1. YOu are right it is complicated. Leica are so expensive. I have quite a few good cameras too, and don’t think I need another just yet. Though I have to say that I don’t think phones are there yet. Great if you just want to point and click, crap if you want to zoom in. The photos when you zoom in are so bad. I couldn’t do a lot of my photography with it. Though my phone was heaps better at night shots than my camera when I couldn’t use a tripod. I don’t know either, thank you.

  10. For me that is a simple question, I switched from Pentax to Fujifilm – also because my Pentax K-3 was old – And after a year I switched again, to Olympus – now OM System. The reason: Olympus was much better for photographing birds and wildlife, more powerful, smaller, lighter and very good image stabilization.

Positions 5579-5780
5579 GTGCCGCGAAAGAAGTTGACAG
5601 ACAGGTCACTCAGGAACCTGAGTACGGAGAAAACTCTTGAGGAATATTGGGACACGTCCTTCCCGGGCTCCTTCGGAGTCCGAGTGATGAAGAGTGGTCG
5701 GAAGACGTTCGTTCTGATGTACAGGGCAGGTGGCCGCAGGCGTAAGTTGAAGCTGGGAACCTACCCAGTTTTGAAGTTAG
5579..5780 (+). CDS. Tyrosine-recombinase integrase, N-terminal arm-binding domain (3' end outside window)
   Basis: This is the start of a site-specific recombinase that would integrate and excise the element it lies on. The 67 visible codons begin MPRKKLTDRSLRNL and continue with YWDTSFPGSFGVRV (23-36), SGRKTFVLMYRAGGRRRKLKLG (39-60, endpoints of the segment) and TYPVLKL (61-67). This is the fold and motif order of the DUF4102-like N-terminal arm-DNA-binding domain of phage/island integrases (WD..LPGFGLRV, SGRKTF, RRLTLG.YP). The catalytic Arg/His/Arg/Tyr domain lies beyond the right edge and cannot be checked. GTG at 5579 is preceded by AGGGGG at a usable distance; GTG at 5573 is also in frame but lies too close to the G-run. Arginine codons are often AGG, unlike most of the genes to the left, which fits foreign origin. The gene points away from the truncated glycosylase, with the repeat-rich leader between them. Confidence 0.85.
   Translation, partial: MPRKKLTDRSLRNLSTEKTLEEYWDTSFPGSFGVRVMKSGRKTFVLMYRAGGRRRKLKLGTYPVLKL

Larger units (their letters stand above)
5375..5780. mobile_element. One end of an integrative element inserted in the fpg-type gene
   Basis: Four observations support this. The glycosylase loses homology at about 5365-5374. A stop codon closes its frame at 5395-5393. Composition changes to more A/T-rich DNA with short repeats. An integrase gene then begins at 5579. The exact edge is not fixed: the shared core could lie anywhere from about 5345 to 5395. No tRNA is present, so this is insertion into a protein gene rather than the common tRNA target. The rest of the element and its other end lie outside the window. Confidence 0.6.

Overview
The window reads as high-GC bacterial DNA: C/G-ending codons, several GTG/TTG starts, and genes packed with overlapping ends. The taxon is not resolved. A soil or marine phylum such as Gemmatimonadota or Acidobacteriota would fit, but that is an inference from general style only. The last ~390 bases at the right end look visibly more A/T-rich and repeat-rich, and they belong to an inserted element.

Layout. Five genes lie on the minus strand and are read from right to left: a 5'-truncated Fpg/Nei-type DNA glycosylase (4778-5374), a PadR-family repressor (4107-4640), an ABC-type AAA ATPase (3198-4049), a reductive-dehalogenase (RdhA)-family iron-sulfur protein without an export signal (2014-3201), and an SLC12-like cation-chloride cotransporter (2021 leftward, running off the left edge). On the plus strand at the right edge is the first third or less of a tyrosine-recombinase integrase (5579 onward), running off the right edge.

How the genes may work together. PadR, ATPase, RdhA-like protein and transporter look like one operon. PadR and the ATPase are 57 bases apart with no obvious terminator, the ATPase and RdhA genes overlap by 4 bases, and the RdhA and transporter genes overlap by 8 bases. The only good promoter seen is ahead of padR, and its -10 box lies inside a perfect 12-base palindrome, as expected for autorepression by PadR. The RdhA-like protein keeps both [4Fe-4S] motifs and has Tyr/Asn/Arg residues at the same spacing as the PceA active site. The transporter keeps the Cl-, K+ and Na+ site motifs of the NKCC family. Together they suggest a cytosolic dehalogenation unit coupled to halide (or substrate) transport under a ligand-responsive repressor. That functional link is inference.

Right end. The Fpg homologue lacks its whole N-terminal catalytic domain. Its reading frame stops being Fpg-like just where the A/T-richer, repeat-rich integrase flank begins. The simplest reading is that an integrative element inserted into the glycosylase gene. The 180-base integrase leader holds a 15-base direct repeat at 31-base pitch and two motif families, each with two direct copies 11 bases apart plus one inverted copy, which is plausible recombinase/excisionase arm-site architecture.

1. That is interesting to hear, I don’t photograph birds or wildlife very much, but if it is what you love doing then definitely the way to go. Thank you.

  11. I switched to Fujifilm because I was ready for a better camera. My friend had gotten an XT2 and I loved the color Fuji produced. So I bought the XT3 and have been happy I switched. Now I would like to get the XT5 because it has IBIS and is supposed to be smaller than the XT4. But at my age, how many years of photography do I have left? I made the decision to stick with the XT3.

    1. Oh yes, I like the way the fujifilm does colour too. I have got some really interesting shots because it has picked up a colour I can’t see. You aren’t that old Anne. I get what you mean though. Smaller is good. Thank you.